In addition to Child Identification, we here at Ident-A-Kid are also concerned with your child’s physical safety. Each year approximately 250 children ages 14 and under are killed in bicycle-related incidents. 90% of bicycle related deaths (all ages) are the result of collisions with motor vehicles. Children between the ages of 5 and 14 have a death rate more than two times the death rate of all other bicycle riders. The fatality rate rises rapidly beginning at about age 4 and is the highest among 12 to 14-year olds. In 1994, almost 400,000 children ages 14 and under were treated in emergency rooms for bicycle related injuries. Approximately 10 percent of these injuries were related to collisions with motor vehicles. Children ages 14 and under are approximately six times more likely to be injured than children ages 15 and older from bicycle-related crashes. Children ages 4 and under are also at risk from bicycle related deaths and injuries. In 1993, six children were killed, more than 10,000 suffered from head injuries and more than 22,000 suffered from face injuries. Below are some rules about bicycle safety that you can teach your children, from the National Highway Traffic Safety Administration.
Wear a Properly Fitted Bicycle Helmet. Protect your brain, save your life. For more information see the National Highway Traffic Safety Administration publication “Easy Steps to Properly Fit a Bicycle Helmet.”
Adjust Your Bicycle to Fit. Stand over your bicycle. There should be 1 to 2 inches between you and the top tube (bar) if using a road bike and 3 to 4 inches if a mountain bicycle. The seat should be level front to back. The seat height should be adjusted to allow a slight bend at the knee when the leg is fully extended. The handlebar height should be at the same level with the seat.
Check Your Equipment. Before riding, inflate tires properly and check that your brakes work.
See and Be Seen. Whether daytime, dawn, dusk, foul weather, or at night, you need to be seen by others. Wearing white has not been shown to make you more visible. Rather, always wear neon, fluorescent, or other bright colors when riding day or night. Also wear something that reflects light, such as reflective tape or markings, or flashing lights. Remember, just because you can see a driver doesn’t mean the driver can see you.
Control Your Bicycle. Always ride with at least one hand on the handlebars. Carry books and other items in a bicycle carrier or backpack.
Watch for and Avoid Road Hazards. Be on the lookout for hazards such as potholes, broken glass, gravel, puddles, leaves, and dogs. All these hazards can cause a crash. If you are riding with friends and you are in the lead, yell out and point to the hazard to alert the riders behind you.
Avoid Riding at Night. It is far more dangerous to ride at night than during the day because you are harder for others to see. If you have to ride at night, wear something that makes you more easily seen by others. Make sure you have reflectors on the front and rear of your bicycle (white lights on the front and red rear reflectors are required by law in many States), in addition to reflectors on your tires, so others can see you.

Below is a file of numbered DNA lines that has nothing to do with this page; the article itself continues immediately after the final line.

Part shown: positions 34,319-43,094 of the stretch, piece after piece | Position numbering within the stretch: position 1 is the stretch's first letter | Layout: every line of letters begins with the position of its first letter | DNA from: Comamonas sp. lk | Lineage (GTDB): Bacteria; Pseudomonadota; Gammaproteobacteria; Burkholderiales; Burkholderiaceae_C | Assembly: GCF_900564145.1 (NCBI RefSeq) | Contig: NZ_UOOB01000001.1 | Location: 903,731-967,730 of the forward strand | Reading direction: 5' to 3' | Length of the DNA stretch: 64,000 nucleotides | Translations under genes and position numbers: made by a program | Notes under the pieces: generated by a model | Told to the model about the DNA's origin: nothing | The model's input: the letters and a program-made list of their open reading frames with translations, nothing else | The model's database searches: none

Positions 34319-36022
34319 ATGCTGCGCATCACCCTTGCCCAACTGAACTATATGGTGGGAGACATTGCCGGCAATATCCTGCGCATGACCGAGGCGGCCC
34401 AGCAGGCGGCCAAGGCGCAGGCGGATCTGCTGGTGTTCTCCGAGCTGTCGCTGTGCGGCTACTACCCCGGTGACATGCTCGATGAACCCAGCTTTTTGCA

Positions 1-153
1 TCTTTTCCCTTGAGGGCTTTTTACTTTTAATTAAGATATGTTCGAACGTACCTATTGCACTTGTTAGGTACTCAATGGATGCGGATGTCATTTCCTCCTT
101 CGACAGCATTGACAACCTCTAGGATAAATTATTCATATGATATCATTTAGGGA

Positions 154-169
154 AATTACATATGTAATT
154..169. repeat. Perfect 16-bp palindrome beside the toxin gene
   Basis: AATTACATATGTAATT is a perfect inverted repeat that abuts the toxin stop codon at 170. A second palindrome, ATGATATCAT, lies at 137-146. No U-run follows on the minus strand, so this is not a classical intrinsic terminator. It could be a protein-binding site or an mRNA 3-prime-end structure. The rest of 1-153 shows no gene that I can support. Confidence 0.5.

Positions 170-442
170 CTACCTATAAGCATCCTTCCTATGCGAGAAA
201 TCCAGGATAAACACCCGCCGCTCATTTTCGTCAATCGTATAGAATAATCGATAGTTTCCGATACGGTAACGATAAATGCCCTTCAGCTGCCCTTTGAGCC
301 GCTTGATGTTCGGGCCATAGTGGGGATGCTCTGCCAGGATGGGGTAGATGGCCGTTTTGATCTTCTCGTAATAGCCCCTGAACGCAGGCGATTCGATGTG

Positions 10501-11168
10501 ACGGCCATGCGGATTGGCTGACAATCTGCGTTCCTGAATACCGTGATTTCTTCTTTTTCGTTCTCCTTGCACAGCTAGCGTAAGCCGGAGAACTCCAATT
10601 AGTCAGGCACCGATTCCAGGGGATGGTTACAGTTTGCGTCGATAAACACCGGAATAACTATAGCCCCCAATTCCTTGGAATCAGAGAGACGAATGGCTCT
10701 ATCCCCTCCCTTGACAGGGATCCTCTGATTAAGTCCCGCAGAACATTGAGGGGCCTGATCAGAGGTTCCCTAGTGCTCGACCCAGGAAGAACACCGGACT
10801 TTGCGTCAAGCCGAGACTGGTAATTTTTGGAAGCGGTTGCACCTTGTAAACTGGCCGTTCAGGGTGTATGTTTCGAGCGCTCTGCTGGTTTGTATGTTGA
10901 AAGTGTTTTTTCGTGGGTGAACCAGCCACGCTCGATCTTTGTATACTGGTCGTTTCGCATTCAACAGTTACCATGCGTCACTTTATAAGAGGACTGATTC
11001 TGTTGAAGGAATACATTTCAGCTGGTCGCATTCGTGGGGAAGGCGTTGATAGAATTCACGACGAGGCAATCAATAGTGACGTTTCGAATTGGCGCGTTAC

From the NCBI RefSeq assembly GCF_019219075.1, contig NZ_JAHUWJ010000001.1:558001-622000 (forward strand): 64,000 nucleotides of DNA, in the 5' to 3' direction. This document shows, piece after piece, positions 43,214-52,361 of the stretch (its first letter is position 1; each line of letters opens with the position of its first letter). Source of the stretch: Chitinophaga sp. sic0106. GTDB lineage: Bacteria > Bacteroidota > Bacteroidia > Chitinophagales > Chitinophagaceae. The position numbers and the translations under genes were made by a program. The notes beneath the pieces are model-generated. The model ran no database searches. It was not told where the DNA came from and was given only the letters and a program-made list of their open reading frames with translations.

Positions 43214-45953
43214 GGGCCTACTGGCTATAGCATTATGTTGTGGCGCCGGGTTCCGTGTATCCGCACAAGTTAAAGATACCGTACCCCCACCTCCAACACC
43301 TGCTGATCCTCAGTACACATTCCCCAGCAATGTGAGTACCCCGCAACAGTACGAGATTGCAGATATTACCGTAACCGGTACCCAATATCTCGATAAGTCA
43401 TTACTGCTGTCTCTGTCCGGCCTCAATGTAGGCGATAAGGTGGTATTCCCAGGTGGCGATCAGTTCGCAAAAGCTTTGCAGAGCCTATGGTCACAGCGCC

Rules of the Road – Bicycling on the Road
Bicycles in many States are considered vehicles, and cyclists have the same rights and the same responsibilities to follow the rules of the road as motorists. When riding, always:
Go With the Traffic Flow. Ride on the right in the same direction as other vehicles. Go with the flow – not against it.
Obey All Traffic Laws. A bicycle is a vehicle and you’re a driver. When you ride in the street, obey all traffic signs, signals, and lane markings.
Yield to Traffic When Appropriate. Almost always, drivers on a smaller road must yield (wait) for traffic on a major or larger road. If there is no stop sign or traffic signal and you are coming from a smaller roadway (out of a driveway, from a sidewalk, a bike path, etc.), you must slow down and look to see if the way is clear before proceeding. This also means yielding to pedestrians who have already entered a crosswalk.
Be Predictable. Ride in a straight line, not in and out of cars. Signal your moves to others.
Stay Alert at All Times. Use your eyes AND ears. Watch out for potholes, cracks, wet leaves, storm grates, railroad tracks, or anything that could make you lose control of your bike. You need your ears to hear traffic and avoid dangerous situations; don’t wear a headset when you ride.
Look Before Turning. When turning left or right, always look behind you for a break in traffic, then signal before making the turn. Watch for left- or right-turning traffic.
Watch for Parked Cars. Ride far enough out from the curb to avoid the unexpected from parked cars (like doors opening, or cars pulling out).
Sidewalk versus Street Riding
The safest place for bicycle riding is on the street, where bicycles are expected to follow the same rules of the road as motorists and ride in the same direction.
Children less than 10 years old, however, are not mature enough to make the decisions necessary to safely ride in the street.
Children less than 10 years old are better off riding on the sidewalk.
For anyone riding on a sidewalk:
Check the law in your State or jurisdiction to make sure sidewalk riding is allowed.
Watch for vehicles coming out of or turning into driveways.
Stop at corners of sidewalks and streets to look for cars and to make sure the drivers
see you before crossing.
Enter a street at a corner and not between parked cars. Alert pedestrians that you are near by saying, “Excuse me,” or, “Passing on your left,” or use a bell or horn.
For more information about bicycle safety for you and your child, visit the National Highway Traffic Safety Administration at http://www.nhtsa.dot.gov/